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Morningside Hi -Inglewood - 1980
And this photo just about sums up all the emotions 1980 had going for it.

It’s December 1980 – You’re A Teenager – You Live In L.A. – It’s Been A Strange Month In A Strange Year And Hopefully Not A Strange Decade

Morningside Hi -Inglewood - 1980

And this photo just about sums up all the emotions 1980 had going for it.

KJLH – December 11, 1980 – Rob Frankel Sound Collection

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Maybe it’s a new decade and even though it’s December, you’re still getting used to it – maybe hearing about John Lennon a few days earlier has you wondering. Maybe its what you’re listening to isn’t like anything the kids at Palisades High are listening to. Palisades is the high school you got bused to – you miss Inglewood and you miss most of your friends, the ones they didn’t pick for the program for the bus ride you have to take every day. They ask you what station you like and you say KJLH and they look at you like you’re from Mars – no, just Inglewood – it’s not that far away, on the way to LAX. But it’s like a another planet. All the White kids are asking you questions – everybody stared at you that first day you got off the bus. They don’t stare so much any more -after all, it’s one great big building and everybody’s stuck in it for at least three years – lucky for you, you graduate next year. They say busing will be over in 1981, you can go back to your regular school and graduate with your friends. Maybe next year won’t be so bad. Maybe.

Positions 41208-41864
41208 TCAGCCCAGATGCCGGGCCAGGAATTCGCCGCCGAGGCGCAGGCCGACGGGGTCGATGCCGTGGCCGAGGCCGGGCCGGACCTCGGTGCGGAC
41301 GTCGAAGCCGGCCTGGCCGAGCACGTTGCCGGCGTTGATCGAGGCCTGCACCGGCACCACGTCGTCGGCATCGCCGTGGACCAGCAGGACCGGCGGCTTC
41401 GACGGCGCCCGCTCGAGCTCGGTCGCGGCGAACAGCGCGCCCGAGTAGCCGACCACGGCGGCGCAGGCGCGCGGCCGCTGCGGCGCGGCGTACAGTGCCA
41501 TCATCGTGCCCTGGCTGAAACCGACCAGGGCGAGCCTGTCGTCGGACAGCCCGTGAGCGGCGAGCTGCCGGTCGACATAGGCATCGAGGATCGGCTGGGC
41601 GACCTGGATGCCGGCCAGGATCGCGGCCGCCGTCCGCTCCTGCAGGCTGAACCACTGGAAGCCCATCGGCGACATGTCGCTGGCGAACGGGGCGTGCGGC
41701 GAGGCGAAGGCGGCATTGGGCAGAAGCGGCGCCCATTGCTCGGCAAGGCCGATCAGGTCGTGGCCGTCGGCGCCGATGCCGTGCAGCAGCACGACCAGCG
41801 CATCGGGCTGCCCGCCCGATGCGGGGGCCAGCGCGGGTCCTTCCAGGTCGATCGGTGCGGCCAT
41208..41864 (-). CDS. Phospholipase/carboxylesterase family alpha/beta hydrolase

Anybody growing up in L.A. in the 1970s will remember School busing – when the City decided it was a good idea for kids from the ‘inner city’ to trade places with kids from outlying (primarily White) neighborhoods in a way to deal with issues of racial segregation and education around the L.A. area – unlike other cities (such as Boston, where it got out of hand), busing in L.A. was, for the most part, uneventful – but it went from being mandatory to being volunteer in 1981. Ironically, many of the students who took part in the busing program voluntarily stayed with it until it finally closed around 1982.

The upshot was, a lot of White teenagers got turned on to KJLH, which most couldn’t hear on the other side of the hill in the valley. Kindness, Joy, Happiness and Love (KJLH, the station’s call-letters) made an impact – and it turned people on to music they weren’t hearing from their regular go-to radio stations.

Changes. Not always what you would expect.




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